It is of consequence if you are downwind.

  • Denden52 April 24, 2018 (1:24 pm)

    Maybe we should ban the volleyball games in the summer. The beach is clouded with thick dust.

  • Jamie April 24, 2018 (4:32 pm)

    Back in the day, before 2004, they had the large concrete fire rings, which were about eight feet in diameter, down at Alki. Every year first weekend in January and a bunch of friends and I  would get together and drive around West Seattle picking up discarded Christmas trees, grab some beers and then drive down to Alki to have a bonfire. It was awesome, the trees were all dried out and would go up as soon as you touched a match to them. The last year we did it, in 2003, we were just about out of trees when a couple of guys pulled up in a stake bed truck and asked us what we were doing.  We told them and they said, ‘that’s awesome, we’ll be back in a few minutes with more trees and some beer. I think we burned trees until midnight that night and then went to Yen Wor for terrible Chinese food, stiff drinks and karaoke. Seattle just isn’t as much fun as it used to be.

    • Elle Nell April 24, 2018 (10:53 pm)

      I totally agree Jamie! Too much up tight, no fun having, complainers..! Lighten up and you can not control everything… thankful I’ve lived here long before all the uptight control freaks took over— oh how free and fun it was!!! One thing is true, we knew how to enjoy life here in Seattle… sadly it’s changing. 

      wake up and live people!! 

  • gh April 25, 2018 (6:23 am)

    All these rules and issues make me recall fondly the old days when you could show up at Alki on a whim, gather some driftwood and have a little picnic without anyone complaining about something or giving you a ticket….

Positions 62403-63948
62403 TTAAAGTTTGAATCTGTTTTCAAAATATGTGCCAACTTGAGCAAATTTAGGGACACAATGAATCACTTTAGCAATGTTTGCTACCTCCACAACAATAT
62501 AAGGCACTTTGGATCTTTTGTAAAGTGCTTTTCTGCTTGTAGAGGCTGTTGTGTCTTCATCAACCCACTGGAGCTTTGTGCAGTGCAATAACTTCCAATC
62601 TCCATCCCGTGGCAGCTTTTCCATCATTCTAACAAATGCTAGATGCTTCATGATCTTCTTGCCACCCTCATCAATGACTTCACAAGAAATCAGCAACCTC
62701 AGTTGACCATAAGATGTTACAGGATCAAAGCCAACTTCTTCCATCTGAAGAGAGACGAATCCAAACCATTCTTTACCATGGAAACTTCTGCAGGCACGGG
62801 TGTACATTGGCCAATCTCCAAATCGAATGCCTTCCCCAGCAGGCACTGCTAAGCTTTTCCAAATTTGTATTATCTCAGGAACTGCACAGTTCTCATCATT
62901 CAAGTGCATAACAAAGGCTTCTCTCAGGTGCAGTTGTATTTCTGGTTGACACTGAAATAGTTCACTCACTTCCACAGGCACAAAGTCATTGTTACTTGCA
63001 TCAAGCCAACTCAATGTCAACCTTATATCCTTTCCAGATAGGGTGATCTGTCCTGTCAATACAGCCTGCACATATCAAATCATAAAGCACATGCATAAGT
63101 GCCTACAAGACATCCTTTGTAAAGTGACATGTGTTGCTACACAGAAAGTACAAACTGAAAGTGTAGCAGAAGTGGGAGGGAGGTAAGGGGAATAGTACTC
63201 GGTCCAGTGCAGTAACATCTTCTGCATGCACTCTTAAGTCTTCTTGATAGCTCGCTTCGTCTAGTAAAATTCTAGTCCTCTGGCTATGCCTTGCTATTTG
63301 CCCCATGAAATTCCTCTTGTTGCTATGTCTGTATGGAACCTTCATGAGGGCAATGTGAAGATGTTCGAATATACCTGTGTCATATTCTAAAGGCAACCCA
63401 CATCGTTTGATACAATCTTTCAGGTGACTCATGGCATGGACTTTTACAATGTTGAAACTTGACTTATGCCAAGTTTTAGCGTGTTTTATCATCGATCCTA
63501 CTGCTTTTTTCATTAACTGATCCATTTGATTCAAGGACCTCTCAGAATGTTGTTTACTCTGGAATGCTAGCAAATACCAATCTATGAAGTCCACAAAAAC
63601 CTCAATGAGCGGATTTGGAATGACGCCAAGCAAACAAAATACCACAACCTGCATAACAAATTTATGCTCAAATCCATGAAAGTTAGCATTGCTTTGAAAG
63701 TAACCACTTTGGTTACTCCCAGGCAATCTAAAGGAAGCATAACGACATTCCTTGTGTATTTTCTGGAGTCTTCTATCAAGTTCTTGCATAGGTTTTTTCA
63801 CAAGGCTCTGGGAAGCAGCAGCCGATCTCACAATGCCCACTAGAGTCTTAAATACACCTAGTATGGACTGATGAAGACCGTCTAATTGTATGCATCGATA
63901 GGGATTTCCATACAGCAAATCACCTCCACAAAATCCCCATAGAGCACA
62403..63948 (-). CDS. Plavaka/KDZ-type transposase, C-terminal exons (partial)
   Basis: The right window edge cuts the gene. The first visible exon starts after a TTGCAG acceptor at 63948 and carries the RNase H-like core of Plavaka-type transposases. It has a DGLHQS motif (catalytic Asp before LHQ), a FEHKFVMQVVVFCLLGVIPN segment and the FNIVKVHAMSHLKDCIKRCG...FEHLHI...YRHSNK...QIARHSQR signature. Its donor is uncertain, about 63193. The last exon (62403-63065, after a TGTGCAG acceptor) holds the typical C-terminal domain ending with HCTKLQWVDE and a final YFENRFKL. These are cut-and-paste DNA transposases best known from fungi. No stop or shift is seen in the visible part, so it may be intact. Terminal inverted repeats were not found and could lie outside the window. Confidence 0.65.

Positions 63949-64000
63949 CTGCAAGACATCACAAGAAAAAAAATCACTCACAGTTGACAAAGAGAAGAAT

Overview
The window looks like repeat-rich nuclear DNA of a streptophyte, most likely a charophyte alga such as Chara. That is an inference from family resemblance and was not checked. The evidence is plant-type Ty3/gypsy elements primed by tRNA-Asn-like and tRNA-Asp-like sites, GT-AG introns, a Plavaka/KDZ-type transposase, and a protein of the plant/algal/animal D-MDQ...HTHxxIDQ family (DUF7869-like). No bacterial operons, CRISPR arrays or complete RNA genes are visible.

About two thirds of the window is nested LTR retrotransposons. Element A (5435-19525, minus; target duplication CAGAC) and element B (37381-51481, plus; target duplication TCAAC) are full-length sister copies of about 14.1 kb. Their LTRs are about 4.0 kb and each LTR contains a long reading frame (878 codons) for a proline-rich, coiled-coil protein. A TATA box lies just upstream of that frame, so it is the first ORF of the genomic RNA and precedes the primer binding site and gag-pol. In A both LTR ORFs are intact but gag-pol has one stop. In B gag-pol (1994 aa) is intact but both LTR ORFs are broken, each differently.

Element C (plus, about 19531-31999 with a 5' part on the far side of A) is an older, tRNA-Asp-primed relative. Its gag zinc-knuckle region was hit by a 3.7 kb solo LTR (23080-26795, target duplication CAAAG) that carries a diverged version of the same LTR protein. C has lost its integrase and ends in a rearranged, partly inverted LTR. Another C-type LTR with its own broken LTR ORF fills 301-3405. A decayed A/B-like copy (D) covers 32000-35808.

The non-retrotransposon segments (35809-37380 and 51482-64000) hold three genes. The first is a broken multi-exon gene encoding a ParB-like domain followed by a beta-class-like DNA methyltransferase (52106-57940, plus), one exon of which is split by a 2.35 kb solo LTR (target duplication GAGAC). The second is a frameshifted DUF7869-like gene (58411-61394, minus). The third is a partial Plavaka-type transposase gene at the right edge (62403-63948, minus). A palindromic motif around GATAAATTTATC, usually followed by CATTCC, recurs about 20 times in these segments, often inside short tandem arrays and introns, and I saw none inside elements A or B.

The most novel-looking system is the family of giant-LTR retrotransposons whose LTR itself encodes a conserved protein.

• cjboffoli April 25, 2018 (9:00 am)

    It seems to me that the “good old days” when you didn’t have to demonstrate any concern at all for other people should be relegated to the past in the same way that in the “good old days” it was an unspoken rule that you didn’t bring a black friend to a restaurant.  

  • Mark April 25, 2018 (12:01 pm)

    I knew someone would eventually pull out the Politically Correct card, another example of why Seattle is going to h*ll.   I was there for the tree burning also when I lived on the strip.  It was fun.

  • just wondering April 25, 2018 (12:36 pm)

    Don’t know if it would work here but I saw this about how they recycle Christmas trees in Louisiana

    One popular and seasonal state project, however, is not only stopping erosion but rebuilding the coast. The Christmas tree marsh restoration project takes Christmas trees that Jefferson Parish residents leave curbside and builds them into barriers to break the waves caused by tides and boats, limiting how much the water erodes the land.

    Tree-filled barriers are installed in the bayou 100 feet away from the coast, and sediment builds up in the calm water in between. From there, aquatic plants can grow, and the plants’ roots hold the sediment together, making it solid land. Montagino estimated that he’s seen three to five feet of marshland rebuilt in the past 26 years.